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Notice

Proposed Data Collections Submitted for Public Comment and Recommendations

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In compliance with the requirement of Section 3506(c)(2)(A) of the Paperwork Reduction Act of 1995 for opportunity for public comment on proposed data collection projects, the Centers for Disease Control and Prevention (CDC) will publish periodic summaries of proposed projects. Alternatively, to obtain a copy of the data collection plans and instrument, call 404-639-5960 and send comments to Maryam I. Daneshvar, CDC Reports Clearance Officer, 1600 Clifton Road, NE., MS-D74, Atlanta, Georgia 30333; comments may also be sent by e-mail to omb@cdc.gov.

Comments are invited on (a) Whether the proposed collection of information is necessary for the proper performance of the functions of the agency, including whether the information shall have a practical utility; (b) the accuracy of the agency's estimate of the burden of the proposed collection of information; (c) ways to enhance the quality, utility, and clarify of the information to be collected; and (d) ways to minimize the burden of the collection of information on respondents, including through the use of information technology. Written comments should be received within 60 days of this notice.

Proposed Project

Early Aberration Reporting System (EARS) Registration Module—New—National Center for Emerging and Zoonotic Infectious Diseases (NCEZID) (proposed), Centers for Disease Control and Prevention (CDC).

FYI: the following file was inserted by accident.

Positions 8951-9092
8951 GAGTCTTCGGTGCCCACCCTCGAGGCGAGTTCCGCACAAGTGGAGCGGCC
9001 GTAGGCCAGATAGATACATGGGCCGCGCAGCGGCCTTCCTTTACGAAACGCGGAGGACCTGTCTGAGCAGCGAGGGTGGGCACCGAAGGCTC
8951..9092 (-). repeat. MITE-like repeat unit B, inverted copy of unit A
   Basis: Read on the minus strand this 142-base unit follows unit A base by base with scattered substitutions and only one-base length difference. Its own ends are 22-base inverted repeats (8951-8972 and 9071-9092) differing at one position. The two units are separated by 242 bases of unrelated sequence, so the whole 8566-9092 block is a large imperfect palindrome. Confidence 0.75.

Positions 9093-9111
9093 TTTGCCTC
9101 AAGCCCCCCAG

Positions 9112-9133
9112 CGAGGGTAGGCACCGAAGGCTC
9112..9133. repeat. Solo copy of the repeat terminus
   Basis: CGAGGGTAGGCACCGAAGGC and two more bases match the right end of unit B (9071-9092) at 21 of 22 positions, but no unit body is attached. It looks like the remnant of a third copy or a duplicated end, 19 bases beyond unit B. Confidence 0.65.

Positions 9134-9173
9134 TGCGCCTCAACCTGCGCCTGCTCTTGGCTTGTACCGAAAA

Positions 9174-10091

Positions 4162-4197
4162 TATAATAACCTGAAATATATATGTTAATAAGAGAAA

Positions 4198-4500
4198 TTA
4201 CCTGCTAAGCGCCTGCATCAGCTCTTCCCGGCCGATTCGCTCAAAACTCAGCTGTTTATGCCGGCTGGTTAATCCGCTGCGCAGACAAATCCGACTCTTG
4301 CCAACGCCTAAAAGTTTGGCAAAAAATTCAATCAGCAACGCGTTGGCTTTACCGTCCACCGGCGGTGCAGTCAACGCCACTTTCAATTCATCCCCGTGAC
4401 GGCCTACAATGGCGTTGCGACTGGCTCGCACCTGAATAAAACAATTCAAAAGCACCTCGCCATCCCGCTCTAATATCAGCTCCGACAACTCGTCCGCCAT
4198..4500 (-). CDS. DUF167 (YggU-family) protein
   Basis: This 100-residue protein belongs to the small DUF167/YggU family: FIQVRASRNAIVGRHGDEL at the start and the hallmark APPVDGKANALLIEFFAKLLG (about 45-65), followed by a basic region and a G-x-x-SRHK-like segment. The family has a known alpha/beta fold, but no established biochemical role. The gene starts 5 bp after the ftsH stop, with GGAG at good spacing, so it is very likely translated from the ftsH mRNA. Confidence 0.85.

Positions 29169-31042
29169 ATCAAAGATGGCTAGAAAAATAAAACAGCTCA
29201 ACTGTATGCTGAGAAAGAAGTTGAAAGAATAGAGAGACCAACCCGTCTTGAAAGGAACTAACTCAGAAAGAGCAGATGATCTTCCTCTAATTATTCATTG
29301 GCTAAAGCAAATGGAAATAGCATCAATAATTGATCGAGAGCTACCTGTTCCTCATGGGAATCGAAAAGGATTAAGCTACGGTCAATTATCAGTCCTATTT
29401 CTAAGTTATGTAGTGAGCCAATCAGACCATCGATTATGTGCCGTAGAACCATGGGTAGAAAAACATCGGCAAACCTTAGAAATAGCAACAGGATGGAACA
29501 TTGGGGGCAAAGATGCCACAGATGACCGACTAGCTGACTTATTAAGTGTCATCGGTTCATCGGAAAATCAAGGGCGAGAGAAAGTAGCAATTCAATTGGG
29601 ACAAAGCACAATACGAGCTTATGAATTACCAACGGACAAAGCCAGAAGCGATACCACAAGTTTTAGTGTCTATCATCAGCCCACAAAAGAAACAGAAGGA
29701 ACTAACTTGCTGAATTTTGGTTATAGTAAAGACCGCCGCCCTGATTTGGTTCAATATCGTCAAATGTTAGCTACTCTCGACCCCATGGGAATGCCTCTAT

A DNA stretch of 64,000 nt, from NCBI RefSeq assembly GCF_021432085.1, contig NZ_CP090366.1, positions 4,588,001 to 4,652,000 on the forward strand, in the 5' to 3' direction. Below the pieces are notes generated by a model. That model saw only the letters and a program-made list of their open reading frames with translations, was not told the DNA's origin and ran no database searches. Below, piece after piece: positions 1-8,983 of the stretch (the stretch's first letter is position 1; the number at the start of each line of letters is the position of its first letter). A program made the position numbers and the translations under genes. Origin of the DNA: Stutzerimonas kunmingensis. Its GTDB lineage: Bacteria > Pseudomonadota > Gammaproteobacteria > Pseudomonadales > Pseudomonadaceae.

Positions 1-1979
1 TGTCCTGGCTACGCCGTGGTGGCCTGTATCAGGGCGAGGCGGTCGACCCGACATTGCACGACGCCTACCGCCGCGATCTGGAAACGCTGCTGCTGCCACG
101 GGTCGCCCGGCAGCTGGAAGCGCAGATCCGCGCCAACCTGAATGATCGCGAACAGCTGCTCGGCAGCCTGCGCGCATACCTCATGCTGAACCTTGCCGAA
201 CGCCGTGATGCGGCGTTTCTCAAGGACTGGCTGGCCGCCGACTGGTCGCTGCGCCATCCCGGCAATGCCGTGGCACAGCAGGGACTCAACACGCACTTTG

Background and Brief Description

To support two of CDC's main priority areas: (1) Improving CDC's support for state and local health departments, and (2) strengthening surveillance and epidemiology, CDC is requesting approval from the Office of Management and Budget (OMB) to improve the Early Aberration Reporting System (EARS) by collecting data from individuals who request a download of EARS from the CDC website.

The Early Aberration Reporting System, developed within the Division of Bioterrorism Preparedness and Response, is a web-enabled tool that analyzes public health surveillance data using methods that detect abnormal trends that could possibly indicate an outbreak of infectious disease. The local public health professionals manage the entire tool and can implement the defaults or can adjust the tool in order to meet their local needs. The goal of this process is to assist public health professionals in the early identification of outbreaks of disease as well as bioterrorism events. EARS is used to assess whether the current number of reported cases of an event is higher than usual.